Credit risk then reversed direction dramatically in 2009 as corporates recovered from their dire position. Some of this also fed into 2010, but the majority of return during this year was from falling government yields as central banks kept interest rates at extremely low levels and continued quantitative easing programmes to help revive the economy.
As a result of this prolonged recovery, underlying government bonds yields are low and the excess credit yield has compressed significantly from peak levels. From this starting point, how do we expect corporate bonds to fare in 2011 against a backdrop of inflationary concerns, peripheral European sovereign risk and a potential investor shift into equities?
Clearly, very low underlying government bond yields are a concern. Figure 3 shows this compression, plotting yields of various corporate bond indices once the excess credit yield has been stripped out. Given that yields cannot fall much further before they reach zero, it is therefore understandable that investors dwell on the risk of aggressive rate increases from central banks in the face of burgeoning inflation.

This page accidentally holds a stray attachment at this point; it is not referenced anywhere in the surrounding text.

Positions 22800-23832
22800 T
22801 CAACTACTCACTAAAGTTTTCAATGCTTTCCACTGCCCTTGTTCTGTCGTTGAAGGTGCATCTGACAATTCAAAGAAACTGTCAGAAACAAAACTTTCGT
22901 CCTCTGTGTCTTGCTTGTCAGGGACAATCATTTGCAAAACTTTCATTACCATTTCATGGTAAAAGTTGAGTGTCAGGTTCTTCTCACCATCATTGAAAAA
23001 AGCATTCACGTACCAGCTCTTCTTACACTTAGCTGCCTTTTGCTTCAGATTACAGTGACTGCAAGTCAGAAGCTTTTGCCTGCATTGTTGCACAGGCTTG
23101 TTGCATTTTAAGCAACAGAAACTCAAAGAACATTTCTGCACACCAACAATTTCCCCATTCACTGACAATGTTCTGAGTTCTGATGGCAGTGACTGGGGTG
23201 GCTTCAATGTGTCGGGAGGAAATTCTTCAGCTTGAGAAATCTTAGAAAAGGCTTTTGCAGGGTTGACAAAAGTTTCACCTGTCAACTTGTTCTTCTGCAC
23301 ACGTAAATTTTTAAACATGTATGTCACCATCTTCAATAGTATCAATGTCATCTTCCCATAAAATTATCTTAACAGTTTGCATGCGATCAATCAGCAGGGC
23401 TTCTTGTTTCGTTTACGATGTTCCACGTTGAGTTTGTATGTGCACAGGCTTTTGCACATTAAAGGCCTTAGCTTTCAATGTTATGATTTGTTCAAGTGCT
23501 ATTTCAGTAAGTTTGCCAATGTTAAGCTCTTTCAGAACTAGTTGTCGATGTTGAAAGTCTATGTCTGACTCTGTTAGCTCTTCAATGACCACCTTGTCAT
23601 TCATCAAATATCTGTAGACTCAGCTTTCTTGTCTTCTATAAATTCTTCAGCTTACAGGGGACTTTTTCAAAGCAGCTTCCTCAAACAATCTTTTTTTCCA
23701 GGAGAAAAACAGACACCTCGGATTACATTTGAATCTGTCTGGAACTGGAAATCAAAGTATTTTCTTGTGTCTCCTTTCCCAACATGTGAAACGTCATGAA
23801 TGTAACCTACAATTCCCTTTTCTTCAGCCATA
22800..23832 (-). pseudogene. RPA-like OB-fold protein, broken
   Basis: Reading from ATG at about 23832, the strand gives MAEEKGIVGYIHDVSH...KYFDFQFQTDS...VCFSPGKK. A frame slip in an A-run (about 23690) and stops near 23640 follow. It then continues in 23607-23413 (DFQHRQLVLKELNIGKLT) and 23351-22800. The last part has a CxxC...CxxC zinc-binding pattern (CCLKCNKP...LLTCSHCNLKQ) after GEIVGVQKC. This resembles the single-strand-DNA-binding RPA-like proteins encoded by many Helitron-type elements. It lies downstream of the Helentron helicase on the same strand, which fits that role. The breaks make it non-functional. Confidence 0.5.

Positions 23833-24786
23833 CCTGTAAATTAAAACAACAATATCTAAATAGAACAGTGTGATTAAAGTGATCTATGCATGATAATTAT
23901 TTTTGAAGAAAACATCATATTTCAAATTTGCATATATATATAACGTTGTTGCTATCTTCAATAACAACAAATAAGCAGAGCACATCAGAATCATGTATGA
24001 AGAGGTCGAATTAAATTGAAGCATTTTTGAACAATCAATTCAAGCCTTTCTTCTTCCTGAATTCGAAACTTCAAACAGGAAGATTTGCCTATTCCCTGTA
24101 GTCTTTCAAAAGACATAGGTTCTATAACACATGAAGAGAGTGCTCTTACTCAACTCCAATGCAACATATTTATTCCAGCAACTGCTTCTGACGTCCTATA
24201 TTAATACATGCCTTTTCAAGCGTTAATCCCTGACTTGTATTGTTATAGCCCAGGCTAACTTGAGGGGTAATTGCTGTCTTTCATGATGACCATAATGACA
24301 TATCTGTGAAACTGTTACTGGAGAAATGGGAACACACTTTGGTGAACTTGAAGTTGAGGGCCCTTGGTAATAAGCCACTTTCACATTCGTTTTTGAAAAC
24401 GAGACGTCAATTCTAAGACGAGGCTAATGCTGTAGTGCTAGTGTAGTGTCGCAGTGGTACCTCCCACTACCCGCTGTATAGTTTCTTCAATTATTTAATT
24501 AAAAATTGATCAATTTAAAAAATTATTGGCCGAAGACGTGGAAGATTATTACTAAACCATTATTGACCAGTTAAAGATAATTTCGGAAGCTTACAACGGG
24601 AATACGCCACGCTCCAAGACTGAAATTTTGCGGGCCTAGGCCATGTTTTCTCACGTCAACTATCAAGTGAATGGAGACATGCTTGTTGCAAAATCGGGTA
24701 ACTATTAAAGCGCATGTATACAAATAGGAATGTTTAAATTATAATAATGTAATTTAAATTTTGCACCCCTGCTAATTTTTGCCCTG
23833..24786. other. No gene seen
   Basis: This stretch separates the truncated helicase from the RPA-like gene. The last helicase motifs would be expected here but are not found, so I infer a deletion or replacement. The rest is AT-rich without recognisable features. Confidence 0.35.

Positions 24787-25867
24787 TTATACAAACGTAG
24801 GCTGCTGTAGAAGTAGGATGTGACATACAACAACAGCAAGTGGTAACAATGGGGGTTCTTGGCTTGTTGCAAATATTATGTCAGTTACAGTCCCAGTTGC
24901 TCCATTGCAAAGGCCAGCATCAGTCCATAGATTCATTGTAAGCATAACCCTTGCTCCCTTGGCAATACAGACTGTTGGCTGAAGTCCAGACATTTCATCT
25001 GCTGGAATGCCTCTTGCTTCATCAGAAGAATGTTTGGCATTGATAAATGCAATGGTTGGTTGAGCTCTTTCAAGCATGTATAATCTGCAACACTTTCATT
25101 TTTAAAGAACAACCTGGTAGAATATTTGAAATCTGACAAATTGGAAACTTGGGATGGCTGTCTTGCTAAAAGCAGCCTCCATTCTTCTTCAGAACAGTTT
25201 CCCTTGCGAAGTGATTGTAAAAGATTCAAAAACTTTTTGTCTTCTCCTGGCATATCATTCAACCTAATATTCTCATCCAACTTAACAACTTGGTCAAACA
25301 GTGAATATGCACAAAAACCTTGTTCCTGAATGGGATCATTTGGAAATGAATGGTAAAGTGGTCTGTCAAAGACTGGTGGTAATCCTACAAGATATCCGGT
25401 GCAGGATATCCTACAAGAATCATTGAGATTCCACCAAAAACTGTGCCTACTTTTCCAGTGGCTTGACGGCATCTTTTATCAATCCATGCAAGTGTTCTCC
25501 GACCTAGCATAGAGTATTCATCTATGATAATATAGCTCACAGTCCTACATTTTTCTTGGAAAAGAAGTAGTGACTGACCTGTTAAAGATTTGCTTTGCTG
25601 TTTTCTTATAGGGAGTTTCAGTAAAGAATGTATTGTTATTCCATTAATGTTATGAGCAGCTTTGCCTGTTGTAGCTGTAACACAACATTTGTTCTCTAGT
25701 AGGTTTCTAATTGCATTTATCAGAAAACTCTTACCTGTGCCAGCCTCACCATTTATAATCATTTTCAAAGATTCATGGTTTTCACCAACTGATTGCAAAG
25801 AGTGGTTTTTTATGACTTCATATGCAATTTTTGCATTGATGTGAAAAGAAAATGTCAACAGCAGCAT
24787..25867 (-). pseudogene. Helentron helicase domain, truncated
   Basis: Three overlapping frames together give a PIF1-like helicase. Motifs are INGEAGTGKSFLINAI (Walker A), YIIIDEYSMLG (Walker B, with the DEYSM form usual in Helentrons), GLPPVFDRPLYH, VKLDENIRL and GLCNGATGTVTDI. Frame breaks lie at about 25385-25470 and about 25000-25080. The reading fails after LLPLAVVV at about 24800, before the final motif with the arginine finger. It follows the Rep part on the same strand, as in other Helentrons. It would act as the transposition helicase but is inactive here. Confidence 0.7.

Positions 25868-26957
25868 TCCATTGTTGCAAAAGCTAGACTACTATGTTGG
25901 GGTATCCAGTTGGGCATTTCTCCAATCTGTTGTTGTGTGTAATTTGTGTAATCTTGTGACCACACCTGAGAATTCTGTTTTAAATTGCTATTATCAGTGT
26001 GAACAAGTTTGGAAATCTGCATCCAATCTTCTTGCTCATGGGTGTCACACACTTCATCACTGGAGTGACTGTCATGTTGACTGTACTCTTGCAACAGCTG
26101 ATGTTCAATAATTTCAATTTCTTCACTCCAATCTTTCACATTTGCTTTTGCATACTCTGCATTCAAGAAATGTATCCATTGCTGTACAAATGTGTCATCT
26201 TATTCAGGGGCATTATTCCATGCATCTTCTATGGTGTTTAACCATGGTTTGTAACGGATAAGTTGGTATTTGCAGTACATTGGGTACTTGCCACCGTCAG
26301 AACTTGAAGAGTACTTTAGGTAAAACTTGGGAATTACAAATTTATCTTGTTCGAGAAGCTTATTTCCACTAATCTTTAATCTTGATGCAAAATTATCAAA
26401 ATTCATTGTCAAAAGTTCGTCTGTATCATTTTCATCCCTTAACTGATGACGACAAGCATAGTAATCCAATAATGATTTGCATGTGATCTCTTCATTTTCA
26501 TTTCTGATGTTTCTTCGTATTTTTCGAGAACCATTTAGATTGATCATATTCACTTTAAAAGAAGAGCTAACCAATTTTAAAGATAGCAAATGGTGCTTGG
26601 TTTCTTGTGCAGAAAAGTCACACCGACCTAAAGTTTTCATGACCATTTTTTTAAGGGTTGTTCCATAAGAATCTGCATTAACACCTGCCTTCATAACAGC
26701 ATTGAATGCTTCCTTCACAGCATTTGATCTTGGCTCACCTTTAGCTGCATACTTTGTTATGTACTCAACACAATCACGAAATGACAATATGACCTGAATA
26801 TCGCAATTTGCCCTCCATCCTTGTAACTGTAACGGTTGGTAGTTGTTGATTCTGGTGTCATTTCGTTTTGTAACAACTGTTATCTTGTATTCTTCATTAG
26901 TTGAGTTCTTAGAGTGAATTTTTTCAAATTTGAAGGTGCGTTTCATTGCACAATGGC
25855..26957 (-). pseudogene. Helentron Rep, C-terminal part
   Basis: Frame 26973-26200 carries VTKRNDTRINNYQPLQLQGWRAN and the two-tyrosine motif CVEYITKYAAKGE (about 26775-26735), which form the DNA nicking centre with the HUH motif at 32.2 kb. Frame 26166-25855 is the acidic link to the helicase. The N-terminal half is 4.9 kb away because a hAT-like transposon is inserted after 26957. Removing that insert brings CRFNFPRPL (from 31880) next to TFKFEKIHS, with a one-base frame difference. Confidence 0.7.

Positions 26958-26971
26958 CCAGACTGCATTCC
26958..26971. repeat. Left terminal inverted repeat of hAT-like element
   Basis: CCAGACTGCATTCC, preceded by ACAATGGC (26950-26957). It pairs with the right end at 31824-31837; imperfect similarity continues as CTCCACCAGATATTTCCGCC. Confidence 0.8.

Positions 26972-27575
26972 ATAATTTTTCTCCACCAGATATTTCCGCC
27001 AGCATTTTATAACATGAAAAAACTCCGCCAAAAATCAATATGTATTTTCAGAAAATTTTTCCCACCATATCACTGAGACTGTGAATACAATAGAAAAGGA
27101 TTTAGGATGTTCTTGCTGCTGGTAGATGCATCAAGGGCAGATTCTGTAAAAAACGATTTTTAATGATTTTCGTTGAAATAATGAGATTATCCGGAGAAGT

However, high inflation is not the only risk to the economy. Indeed, the current low level of government yields reflects the fact that the US continues to pump money into the system to try and reduce historically high unemployment. Also, the Euro-zone is suffering a very mixed growth profile with many countries still struggling to post positive growth numbers. In the UK, the risk of a double-dip recession remains as austerity measures hit home. In other words, deflation remains a possibility for many economies along with associated prolonged low interest rates and even further quantitative easing. As we have seen in Japan during its 'lost decade', it is even possible for government yields to fall further from where they are currently, and remain there for a considerable period of time.